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We’ve touched on phishing in some of the other sections, but with this field comprising such a large portion of online scams, it’s good to know about the different types to look out for. In fact, the common element in almost all types of internet scams is the initial “phish.” This is the act of tricking you into providing some kind of information that is later used to scam you.

The odds of pulling off a successful scam are low, so the pool of potential victims has to be very large. The easiest way to contact a large number of people with almost no effort is through email. In some cases, phishing emails attempt to direct you to a clone of a trusted website where you’re likely to enter login credentials, or try to make you download malware.

In a dedicated phishing post, we look at the how to avoid or repair the damage done by common phishing scams, some of which are explained below.

Spear phishing
Spear phishing is very targeted and the perpetrator typically knows some of your details before they strike. This could be information gleaned from social media, such as recent purchases and personal info, including where you live. A phishing email or message might be crafted based on those details, asking for more information including payment details or passwords.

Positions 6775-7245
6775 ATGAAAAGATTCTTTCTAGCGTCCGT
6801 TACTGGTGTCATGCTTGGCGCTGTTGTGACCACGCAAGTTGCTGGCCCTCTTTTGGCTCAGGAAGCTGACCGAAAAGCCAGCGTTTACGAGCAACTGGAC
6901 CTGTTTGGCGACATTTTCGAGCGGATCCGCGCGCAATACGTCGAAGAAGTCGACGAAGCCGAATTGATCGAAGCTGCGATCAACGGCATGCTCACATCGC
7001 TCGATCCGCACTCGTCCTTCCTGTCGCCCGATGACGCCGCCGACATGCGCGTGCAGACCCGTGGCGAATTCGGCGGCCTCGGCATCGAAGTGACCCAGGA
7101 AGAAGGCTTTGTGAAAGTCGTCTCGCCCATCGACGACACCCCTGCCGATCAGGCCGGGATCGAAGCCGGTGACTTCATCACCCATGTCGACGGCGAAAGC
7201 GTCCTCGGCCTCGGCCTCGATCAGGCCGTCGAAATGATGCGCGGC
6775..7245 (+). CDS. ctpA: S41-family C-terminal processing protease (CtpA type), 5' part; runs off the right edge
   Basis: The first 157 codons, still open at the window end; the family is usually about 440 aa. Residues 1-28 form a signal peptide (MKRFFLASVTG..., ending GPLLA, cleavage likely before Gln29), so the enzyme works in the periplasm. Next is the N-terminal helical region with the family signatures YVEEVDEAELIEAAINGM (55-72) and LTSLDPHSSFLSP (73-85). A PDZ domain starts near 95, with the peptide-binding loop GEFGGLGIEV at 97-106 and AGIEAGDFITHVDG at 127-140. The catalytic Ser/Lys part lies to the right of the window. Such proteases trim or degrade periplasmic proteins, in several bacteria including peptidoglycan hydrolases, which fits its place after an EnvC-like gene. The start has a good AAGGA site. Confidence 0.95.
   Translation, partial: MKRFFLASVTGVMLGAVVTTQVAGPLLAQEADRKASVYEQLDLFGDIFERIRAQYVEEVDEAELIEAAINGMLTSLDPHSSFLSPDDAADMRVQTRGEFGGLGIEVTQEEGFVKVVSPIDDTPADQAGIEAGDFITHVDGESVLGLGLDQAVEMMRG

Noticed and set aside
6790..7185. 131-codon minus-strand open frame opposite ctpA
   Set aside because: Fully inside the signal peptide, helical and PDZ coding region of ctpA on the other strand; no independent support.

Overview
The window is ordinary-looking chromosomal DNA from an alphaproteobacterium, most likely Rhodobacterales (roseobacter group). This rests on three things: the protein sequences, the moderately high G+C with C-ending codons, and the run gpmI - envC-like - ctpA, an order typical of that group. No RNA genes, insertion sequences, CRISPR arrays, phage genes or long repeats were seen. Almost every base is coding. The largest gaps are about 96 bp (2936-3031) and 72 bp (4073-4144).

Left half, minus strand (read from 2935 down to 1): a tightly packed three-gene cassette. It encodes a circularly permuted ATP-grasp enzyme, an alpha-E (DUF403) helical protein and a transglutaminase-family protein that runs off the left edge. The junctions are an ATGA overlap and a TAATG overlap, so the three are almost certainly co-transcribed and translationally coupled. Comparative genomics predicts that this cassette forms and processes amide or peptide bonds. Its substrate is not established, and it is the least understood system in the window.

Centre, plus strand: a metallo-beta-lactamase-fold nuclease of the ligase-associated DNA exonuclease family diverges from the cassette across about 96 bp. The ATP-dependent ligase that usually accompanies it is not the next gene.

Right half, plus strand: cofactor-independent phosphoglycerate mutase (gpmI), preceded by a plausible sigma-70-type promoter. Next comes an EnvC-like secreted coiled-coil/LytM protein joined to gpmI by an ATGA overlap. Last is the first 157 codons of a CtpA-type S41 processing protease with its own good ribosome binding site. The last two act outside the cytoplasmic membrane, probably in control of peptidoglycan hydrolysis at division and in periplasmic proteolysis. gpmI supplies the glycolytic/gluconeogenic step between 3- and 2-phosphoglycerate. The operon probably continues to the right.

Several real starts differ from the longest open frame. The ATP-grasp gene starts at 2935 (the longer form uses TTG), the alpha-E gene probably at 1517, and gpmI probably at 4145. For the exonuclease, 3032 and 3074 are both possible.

This is geared toward businesses and targets high-level executives within corporations who have access to the email accounts of someone in authority. Once they have access to that email account, they can use it for other means such as accessing employee information or ordering fraudulent wire transfers (see also: CEO fraud).

W-2 phishing
This is an even more targeted version of whaling where the main goal is to obtain employees’ W-2s or contractors’ W-9s. Recents cases have involved schools, hospitals, and tribal groups, as well as businesses. The email might be from an actual or spoofed executive account or might appear to be from the IRS or an accounting firm. Once provided, the documents give criminals everything they need for identity theft.

Phishing to deliver ransomware
As if the phishing itself isn’t bad enough, many emails come bundled with ransomware. This way criminals can get an increased payload for their efforts.

Source: Comparitech